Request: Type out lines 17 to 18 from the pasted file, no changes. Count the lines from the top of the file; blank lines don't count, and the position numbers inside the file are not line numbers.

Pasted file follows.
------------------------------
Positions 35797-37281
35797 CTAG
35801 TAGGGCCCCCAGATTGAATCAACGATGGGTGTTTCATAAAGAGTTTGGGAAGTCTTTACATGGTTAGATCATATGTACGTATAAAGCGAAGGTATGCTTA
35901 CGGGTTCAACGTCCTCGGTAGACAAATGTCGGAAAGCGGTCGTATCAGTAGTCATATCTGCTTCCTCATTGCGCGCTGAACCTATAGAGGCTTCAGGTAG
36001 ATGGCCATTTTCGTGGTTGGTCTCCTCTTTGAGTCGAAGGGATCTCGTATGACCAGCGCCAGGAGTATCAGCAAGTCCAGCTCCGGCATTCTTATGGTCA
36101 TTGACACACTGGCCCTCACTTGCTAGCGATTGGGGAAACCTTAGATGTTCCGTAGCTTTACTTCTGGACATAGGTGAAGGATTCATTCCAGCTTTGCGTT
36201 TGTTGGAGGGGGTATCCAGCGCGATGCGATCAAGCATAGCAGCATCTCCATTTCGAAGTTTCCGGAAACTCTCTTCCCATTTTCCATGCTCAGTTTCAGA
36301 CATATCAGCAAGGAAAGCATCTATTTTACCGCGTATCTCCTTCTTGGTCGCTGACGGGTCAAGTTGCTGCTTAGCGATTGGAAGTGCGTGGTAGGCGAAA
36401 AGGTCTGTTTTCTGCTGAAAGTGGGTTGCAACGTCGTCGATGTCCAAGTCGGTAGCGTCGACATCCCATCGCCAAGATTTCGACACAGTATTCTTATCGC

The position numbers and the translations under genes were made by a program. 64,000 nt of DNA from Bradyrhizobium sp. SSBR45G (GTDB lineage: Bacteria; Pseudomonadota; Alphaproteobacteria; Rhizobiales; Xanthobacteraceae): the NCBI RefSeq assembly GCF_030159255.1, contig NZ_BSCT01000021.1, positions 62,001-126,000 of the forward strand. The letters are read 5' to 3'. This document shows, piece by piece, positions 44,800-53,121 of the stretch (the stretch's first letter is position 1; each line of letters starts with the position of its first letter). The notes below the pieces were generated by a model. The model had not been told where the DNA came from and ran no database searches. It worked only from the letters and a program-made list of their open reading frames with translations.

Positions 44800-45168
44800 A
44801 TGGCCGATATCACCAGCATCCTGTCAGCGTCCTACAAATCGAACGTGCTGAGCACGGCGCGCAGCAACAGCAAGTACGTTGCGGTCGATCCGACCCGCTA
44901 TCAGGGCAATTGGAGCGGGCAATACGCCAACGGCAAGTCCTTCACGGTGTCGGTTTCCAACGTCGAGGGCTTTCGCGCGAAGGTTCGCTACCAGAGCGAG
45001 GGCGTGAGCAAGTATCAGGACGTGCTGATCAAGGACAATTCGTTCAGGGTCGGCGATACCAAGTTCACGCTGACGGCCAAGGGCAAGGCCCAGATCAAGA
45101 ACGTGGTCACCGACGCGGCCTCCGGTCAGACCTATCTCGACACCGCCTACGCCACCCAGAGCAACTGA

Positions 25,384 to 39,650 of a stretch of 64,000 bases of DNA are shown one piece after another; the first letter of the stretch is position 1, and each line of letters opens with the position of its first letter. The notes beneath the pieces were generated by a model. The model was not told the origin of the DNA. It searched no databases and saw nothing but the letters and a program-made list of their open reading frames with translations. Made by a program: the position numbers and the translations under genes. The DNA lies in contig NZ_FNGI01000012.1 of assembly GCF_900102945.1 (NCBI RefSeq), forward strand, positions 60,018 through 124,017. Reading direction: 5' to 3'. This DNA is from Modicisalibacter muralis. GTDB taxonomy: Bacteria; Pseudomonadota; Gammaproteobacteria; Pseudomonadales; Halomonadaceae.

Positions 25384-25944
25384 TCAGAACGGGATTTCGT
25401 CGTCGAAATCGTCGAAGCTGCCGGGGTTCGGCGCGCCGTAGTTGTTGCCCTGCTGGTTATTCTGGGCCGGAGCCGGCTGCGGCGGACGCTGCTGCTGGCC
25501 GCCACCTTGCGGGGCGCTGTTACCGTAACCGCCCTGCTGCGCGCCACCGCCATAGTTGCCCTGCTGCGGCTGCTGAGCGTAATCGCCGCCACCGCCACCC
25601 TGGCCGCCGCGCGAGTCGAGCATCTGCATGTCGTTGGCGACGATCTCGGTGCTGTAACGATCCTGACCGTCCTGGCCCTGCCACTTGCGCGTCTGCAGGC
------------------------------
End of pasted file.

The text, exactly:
Positions 25,384 to 39,650 of a stretch of 64,000 bases of DNA are shown one piece after another; the first letter of the stretch is position 1, and each line of letters opens with the position of its first letter. The notes beneath the pieces were generated by a model. The model was not told the origin of the DNA. It searched no databases and saw nothing but the letters and a program-made list of their open reading frames with translations. Made by a program: the position numbers and the translations under genes. The DNA lies in contig NZ_FNGI01000012.1 of assembly GCF_900102945.1 (NCBI RefSeq), forward strand, positions 60,018 through 124,017. Reading direction: 5' to 3'. This DNA is from Modicisalibacter muralis. GTDB taxonomy: Bacteria; Pseudomonadota; Gammaproteobacteria; Pseudomonadales; Halomonadaceae.

Positions 25384-25944